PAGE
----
Talk about a one-hit wonder.
The Tampa Bay Buccaneers signed Kevin Ogletree on Thursday in hopes of providing more weapons for quarterback Josh Freeman to work with. The former Dallas Cowboys wide receiver has seen his stock rise much higher than it ever should be after putting on one of the flukiest performances of the 2012 season.
Unfortunately for the Buccaneers, they’ll soon learn that Ogletree’s Week 1 showing against the New York Giants (eight catches, 114 yards, two touchdowns) was anything but a sign of things to come.
Throughout his four-year NFL career, Ogletree has struggled to make his mark on the field despite several opportunities. In his rookie season, he managed only seven catches in 11 appearances. From 2009-2011, Ogletree hauled in a whopping 25 passes in 32 games. It wasn’t until last season that he caught his first touchdown.
What Ogletree lacks is technique and polish, both of which shouldn’t be issues after four seasons in the big leagues.
A very raw receiver who opted to leave school early for the NFL, Ogletree has been nearly invisible apart from his 15 minutes last season. He doesn’t run crisp routes, has a tendency to drop easy balls and doesn’t play with the type of confidence you want in an NFL wide receiver. The maturity that he missed out on after skipping his senior season is coming back to haunt him.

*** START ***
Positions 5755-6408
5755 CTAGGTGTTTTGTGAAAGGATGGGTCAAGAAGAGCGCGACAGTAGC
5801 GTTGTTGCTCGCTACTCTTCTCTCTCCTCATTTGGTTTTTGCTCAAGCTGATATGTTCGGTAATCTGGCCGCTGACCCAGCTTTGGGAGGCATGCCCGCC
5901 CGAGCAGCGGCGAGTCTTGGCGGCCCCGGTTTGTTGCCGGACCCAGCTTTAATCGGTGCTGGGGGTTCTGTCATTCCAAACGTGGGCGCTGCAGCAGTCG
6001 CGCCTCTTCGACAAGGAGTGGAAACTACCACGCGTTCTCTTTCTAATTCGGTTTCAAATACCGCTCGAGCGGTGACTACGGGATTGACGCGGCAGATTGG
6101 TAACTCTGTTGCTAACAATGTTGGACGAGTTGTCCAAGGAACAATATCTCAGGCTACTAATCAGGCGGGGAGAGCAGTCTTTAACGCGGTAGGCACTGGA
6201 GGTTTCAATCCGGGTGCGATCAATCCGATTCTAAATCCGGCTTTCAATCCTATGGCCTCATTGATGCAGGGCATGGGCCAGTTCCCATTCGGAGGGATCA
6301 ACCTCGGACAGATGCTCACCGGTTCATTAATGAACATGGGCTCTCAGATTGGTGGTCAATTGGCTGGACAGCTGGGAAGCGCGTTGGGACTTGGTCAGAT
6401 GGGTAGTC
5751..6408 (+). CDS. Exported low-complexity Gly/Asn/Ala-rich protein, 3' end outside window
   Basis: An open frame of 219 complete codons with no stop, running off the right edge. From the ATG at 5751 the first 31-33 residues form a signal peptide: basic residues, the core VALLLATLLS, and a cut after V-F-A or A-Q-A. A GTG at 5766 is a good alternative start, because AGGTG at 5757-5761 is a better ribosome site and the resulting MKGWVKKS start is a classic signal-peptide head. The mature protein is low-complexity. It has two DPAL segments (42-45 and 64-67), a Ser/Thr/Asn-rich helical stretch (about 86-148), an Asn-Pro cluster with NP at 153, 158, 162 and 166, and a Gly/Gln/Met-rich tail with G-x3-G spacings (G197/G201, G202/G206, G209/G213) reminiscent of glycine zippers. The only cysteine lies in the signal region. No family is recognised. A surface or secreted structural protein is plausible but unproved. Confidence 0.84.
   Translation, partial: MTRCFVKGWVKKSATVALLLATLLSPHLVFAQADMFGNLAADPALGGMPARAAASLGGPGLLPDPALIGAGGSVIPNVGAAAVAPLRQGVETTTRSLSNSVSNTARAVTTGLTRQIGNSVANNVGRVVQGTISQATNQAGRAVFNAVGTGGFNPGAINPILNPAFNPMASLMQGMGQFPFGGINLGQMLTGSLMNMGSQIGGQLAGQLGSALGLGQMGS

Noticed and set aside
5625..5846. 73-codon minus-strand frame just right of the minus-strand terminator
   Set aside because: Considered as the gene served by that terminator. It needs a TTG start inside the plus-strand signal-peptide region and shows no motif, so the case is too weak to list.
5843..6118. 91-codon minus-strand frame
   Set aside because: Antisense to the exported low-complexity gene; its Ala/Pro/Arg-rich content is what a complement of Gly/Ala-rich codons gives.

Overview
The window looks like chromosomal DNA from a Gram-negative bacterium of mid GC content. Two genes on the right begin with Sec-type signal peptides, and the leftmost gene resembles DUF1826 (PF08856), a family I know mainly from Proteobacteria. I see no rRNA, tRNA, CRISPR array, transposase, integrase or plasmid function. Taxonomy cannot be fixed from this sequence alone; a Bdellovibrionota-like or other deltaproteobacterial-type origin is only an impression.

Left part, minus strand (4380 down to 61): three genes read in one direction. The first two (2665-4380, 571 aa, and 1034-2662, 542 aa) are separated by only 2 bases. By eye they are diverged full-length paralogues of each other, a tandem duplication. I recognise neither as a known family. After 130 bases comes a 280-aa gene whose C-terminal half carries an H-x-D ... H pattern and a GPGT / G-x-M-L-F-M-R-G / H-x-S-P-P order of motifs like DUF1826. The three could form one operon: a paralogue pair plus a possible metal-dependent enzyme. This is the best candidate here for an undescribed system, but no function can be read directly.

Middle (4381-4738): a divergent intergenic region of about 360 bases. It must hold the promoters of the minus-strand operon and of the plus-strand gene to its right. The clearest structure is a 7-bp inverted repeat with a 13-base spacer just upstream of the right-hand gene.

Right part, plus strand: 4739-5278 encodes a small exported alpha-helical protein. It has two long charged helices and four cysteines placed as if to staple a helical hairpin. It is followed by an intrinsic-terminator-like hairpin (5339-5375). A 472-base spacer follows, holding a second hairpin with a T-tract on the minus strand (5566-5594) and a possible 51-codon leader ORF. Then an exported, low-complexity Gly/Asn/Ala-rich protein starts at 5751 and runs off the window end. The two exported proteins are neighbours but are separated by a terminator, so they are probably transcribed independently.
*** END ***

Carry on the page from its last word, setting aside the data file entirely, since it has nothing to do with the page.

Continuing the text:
The only thing that Ogletree currently has to offer the Buccaneers is speed out of the slot. He seems to fit with their personnel because the team’s other two slot receivers, Arrelious Benn and Tiquan Underwood, aren’t in any position to start. The Buccaneers are reportedly shopping Benn and Underwood has failed to create any sort of connection with Freeman during his time in Tampa.
Despite this ideal situation, Ogletree is unlikely to assert himself as a reliable weapon for the Tampa Bay offense. He might start as the Buccaneers’ slot receiver early on, but as time goes by, he’ll fall into his old ways and remind the Tampa brass why the Cowboys simply gave up on him.
The Buccaneers wanted a No. 3 wide receiver. Instead, they got a bust. Ogletree isn’t and never will be anything more than depth.